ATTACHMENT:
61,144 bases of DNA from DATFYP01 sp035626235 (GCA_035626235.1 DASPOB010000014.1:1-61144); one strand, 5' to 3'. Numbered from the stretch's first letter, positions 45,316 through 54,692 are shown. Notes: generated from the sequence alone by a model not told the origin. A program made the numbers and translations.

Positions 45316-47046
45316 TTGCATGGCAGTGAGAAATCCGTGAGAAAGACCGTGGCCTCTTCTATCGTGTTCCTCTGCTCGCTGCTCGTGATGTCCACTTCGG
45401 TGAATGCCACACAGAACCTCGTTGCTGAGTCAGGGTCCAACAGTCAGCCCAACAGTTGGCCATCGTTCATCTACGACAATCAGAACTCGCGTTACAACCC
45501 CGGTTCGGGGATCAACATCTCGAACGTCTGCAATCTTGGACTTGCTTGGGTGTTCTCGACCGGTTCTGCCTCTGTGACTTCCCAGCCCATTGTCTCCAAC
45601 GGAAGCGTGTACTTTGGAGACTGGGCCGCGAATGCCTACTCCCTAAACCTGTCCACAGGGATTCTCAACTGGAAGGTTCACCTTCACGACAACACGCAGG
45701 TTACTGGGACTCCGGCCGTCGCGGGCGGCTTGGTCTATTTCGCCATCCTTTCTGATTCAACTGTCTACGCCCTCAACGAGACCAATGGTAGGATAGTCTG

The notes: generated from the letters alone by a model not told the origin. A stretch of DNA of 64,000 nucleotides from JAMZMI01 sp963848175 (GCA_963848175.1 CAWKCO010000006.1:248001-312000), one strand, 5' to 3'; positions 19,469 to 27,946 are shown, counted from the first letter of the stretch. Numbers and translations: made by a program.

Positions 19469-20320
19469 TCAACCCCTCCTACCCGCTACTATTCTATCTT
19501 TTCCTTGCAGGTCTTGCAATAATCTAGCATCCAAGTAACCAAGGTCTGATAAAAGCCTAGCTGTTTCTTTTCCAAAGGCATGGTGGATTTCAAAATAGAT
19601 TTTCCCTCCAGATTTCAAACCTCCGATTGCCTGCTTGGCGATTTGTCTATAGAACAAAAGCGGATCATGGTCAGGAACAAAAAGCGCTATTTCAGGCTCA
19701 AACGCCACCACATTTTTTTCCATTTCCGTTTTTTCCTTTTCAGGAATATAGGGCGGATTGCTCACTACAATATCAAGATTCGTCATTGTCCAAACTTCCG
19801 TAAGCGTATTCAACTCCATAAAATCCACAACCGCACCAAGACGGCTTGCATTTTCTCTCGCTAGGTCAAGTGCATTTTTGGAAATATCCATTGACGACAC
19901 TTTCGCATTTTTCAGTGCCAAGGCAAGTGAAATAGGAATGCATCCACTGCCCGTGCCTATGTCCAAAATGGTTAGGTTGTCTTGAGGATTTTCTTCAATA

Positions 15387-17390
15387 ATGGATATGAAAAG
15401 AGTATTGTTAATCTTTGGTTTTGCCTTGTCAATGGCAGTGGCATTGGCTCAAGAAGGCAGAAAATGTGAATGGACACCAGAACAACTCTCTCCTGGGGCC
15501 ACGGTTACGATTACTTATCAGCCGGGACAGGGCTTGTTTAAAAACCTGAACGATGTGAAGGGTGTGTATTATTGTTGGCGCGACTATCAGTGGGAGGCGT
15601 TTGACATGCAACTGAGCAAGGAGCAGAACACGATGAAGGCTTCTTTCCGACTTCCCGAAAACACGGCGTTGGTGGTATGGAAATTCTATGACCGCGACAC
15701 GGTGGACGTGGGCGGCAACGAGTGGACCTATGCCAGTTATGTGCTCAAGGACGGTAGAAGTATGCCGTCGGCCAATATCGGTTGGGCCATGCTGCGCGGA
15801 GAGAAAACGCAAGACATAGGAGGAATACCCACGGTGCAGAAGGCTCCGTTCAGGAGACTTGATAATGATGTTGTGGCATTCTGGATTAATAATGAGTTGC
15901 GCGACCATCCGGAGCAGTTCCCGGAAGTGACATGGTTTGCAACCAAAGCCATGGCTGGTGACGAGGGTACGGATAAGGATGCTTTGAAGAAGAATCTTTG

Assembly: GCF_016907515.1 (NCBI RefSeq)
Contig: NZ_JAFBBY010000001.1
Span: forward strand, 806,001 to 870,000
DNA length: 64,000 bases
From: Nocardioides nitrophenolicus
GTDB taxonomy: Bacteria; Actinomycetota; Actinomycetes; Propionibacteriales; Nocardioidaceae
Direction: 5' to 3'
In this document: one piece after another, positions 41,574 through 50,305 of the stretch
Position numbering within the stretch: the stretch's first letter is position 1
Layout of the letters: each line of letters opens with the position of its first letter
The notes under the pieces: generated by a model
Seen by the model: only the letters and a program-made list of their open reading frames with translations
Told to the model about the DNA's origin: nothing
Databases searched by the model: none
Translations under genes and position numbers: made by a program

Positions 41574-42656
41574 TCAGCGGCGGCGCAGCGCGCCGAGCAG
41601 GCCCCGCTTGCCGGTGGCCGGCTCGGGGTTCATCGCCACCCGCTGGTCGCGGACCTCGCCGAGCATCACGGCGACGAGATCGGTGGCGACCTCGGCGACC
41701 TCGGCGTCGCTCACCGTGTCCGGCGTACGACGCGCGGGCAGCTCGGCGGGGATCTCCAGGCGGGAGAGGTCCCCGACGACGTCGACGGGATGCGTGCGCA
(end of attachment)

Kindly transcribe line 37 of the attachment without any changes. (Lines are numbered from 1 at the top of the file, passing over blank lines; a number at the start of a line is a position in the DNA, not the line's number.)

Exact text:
Databases searched by the model: none